What do we really know in the harassment case of Erik Karlsson’s wife, Melinda? Not much.
We know that Melinda has been receiving horrible messages on Twitter hoping that the Karlssons and their baby die or that Karlsson’s legs are so broken he can no longer continue his career. Terrible.
We know that Melinda has applied for a peace bond alleging that Monika Carlyk, the partner of Ottawa Senators forward Mike Hoffman, has been harassing the Karlssons.
Note, those are allegations. The police are investigating but saying nothing. They’re tight-lippped because they are not in a position to lay charges. Maybe they don’t have enough evidence. Maybe they are completing the investigation. Maybe they are just beginning. We don’t know.
We do know that no charges have been laid. We know that nothing has been proven in court. We also know that the information that is in the public realm is not privileged. This is not a statement of claim but in a lawsuit such a statement is wide open to lawsuits. It’s unlikely that peace bonds enjoy privilege either … for the media and the parties to the dispute. Welcome to the joys of journalism and the law.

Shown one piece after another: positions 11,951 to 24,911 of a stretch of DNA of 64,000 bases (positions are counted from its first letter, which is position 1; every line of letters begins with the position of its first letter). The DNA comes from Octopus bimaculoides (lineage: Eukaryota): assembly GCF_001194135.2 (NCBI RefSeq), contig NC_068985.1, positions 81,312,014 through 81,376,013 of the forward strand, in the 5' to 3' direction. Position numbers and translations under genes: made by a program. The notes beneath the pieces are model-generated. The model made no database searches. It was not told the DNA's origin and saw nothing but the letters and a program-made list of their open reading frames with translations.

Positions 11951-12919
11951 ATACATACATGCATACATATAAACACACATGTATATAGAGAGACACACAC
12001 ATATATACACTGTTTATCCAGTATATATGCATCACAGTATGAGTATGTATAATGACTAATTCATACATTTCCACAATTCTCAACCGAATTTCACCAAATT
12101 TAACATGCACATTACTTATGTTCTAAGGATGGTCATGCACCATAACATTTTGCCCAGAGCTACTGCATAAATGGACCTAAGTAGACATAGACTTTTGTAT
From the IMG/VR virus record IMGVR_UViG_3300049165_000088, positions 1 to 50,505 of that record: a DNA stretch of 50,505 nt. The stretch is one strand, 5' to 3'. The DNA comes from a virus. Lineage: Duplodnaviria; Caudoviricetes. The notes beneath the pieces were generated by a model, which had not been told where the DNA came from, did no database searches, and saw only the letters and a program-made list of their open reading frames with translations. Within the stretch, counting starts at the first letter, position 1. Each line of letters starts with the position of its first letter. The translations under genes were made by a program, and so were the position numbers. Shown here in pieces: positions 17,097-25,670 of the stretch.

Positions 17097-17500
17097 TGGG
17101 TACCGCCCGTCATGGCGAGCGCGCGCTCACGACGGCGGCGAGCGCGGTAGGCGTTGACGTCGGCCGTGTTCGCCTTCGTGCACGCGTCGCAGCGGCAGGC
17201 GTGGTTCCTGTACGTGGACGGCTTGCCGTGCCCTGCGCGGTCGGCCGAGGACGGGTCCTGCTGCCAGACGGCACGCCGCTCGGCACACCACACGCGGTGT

If there is proof of who is behind the harassment, it has not been published. There are but allegations.
We know that Hoffman says he is “150-per-cent” sure that the messages to Melinda are not from his partner.
Obviously this situation is horrible … worse than anything else we’ve seen go on with the troubled Senators recently … but it will have effects on the franchise.
It will be a surprise if Ottawans are lining up for season tickets after this.
Most likely Hoffman will be traded because you can’t have this kind of controversy surrounding your team. Other NHL clubs will know the Sens are forced sellers so the return will be small. Maybe some clubs won’t want Hoffman at all. It’s not fair to Hoffman, but that’s how the world works.
If Karlsson wasn’t gone before, he’s gone now. The Sens would be wrong to pay $12 million a year for a gimpy-legged former superstar whose defensive liabilities are huge and whose hockey future is in doubt. Again the world isn’t fair, but the Sens don’t need this kind of controversy either, despite it not being Erik’s fault. Sometimes life is cruel.
No winners are emerging in this quagmire. Troubling consequences will unfold.
But let’s not rush to judgment. The facts are fuzzy and the truth still unknown.
Don’t expect to see this anymore at the Canadian Tire Centre.
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